Given the internecine component of this period, it is odd that Lemann chose Adelbert Ames as the main protagonist. As a white northerner, Ames had much less at stake in the conflict than the warring factions. Unlike local Republican politicians and ordinary black Mississippians, he benefited from state police protection and never considered Mississippi his home. But Ames's experience as an elected governor of Mississippi (1874-76) puts into high relief the revolutionary changes in racial attitudes and the equally sweeping changes in partisan politics.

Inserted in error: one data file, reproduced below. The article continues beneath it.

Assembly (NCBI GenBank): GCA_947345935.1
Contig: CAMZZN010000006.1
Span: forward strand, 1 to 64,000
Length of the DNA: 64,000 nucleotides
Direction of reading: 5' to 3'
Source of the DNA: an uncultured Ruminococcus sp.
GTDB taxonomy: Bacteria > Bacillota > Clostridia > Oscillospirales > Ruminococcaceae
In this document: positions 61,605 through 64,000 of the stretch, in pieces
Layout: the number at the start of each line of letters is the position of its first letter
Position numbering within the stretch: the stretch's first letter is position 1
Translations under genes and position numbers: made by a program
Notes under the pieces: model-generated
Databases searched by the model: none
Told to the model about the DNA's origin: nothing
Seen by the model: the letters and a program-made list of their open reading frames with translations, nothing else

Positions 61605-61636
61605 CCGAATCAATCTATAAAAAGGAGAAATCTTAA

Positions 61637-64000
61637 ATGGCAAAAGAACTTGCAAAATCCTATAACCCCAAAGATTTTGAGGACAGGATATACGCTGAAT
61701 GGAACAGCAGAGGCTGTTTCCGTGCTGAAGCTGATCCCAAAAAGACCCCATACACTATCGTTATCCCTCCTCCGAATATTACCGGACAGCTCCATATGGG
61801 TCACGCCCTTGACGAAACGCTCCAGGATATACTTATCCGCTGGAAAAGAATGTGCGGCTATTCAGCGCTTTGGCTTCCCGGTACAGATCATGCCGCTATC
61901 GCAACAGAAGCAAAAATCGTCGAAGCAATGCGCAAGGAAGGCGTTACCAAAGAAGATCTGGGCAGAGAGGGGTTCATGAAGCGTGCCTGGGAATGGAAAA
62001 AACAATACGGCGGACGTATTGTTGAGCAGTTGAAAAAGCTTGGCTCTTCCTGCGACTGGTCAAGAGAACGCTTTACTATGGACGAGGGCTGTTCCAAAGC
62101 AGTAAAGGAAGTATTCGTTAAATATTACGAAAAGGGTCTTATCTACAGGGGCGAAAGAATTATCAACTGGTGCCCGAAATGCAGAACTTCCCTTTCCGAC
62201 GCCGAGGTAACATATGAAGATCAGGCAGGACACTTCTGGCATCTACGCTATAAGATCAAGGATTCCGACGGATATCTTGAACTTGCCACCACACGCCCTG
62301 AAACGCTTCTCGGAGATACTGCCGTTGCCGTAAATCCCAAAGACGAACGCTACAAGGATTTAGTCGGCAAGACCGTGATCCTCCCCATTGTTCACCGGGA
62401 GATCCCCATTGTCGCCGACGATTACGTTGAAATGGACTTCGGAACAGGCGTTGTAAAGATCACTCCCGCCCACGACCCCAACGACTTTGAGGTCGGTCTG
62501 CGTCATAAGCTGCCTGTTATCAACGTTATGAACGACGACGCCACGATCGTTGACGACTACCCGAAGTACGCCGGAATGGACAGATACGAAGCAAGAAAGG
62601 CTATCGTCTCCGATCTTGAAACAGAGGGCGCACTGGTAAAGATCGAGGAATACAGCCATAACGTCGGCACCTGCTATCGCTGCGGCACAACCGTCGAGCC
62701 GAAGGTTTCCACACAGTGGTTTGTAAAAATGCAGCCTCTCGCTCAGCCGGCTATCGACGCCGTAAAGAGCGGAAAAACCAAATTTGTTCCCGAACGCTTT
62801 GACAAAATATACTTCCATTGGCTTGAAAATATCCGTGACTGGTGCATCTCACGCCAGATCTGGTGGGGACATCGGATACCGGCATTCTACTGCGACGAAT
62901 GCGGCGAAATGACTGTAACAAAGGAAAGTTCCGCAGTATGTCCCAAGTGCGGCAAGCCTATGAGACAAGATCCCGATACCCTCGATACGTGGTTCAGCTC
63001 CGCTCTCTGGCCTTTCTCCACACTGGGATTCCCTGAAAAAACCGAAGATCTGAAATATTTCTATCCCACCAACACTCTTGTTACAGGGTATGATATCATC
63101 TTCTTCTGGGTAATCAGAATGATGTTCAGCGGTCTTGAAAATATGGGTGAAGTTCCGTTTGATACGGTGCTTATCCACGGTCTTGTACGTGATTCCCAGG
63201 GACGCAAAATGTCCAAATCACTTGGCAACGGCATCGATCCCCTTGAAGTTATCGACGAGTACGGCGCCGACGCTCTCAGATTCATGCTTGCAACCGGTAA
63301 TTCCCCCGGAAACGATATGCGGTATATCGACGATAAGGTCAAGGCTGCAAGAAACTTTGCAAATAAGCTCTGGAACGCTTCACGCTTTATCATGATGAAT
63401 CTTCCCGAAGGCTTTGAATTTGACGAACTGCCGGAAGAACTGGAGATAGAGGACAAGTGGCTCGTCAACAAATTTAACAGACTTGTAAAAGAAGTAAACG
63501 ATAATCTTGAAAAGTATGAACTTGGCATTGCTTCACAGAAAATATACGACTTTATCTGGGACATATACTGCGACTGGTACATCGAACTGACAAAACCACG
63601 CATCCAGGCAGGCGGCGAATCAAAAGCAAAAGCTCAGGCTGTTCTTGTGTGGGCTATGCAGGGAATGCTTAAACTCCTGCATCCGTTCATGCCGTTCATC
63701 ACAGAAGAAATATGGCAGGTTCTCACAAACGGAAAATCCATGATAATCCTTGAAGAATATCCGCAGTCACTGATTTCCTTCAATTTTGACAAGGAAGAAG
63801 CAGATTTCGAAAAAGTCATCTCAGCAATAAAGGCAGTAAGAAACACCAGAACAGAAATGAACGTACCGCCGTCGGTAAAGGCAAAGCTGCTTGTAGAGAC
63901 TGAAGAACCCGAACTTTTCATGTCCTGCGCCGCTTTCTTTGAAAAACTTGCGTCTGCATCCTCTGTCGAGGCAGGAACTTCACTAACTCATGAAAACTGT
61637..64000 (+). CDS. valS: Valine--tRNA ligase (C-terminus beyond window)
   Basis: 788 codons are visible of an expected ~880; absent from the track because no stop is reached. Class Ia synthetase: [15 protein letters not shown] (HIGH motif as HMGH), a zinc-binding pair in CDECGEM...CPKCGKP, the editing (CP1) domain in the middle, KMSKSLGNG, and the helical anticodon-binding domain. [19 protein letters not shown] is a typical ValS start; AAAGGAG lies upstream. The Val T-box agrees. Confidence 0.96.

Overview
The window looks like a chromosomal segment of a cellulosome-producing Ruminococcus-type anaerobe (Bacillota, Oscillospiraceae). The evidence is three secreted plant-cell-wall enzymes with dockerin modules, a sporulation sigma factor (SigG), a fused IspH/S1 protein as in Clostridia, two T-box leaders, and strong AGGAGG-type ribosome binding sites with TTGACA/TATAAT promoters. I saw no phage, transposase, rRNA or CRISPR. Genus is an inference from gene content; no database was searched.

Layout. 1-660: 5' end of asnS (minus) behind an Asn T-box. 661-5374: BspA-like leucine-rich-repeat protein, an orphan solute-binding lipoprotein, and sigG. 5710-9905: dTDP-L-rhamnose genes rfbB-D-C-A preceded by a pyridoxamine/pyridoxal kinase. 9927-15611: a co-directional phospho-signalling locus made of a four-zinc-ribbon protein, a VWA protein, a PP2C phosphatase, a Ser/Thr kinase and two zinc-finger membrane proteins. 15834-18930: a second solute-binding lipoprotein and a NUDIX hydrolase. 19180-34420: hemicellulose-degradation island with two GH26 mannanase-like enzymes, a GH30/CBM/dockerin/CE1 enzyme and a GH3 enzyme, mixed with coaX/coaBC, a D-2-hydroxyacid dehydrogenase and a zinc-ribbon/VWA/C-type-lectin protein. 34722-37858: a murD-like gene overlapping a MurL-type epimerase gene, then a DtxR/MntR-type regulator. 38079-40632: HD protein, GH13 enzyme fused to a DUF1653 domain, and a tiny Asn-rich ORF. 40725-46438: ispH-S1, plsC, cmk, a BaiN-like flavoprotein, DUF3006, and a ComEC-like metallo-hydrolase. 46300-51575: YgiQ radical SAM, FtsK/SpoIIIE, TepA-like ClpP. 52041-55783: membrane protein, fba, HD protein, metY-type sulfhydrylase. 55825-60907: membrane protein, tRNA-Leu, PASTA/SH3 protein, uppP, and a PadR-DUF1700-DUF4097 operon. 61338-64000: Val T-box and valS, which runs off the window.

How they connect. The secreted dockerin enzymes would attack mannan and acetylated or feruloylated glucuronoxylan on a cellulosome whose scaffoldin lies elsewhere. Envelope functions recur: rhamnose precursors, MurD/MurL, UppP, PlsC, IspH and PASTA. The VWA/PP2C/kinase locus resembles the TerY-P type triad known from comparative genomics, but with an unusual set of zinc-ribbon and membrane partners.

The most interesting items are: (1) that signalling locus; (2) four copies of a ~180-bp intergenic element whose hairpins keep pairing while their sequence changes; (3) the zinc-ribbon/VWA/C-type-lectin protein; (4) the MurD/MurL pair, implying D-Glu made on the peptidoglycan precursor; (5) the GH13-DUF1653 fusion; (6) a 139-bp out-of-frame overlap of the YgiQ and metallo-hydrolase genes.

At the end of the Civil War, Ames, like most white northerners, was skeptical that freedpeople deserved citizenship and equal rights. Nonetheless, he saw in the newly enfranchised black voters an opportunity to achieve substantial political power. After a short term as military governor, he convinced Mississippi's legislators (many of them black) to make him a U.S. senator. Next, he married Blanche Butler, daughter of Benjamin Butler, a leading Radical Republican with close ties to President Ulysses S. Grant. His quick ascent seemed to presage a long career in politics. While campaigning across the state, he realized that his earlier view of simpleminded freedpeople did not begin to describe the sophisticated black voters who he encountered at large political rallies. No longer merely concerned about attaining influential positions, Ames became convinced that African Americans' rights needed to be protected and that he was the one to do it. By 1873, Ames had won the governorship outright, ushering in "a new political order" that was as revolutionary as it was short-lived (p. 61).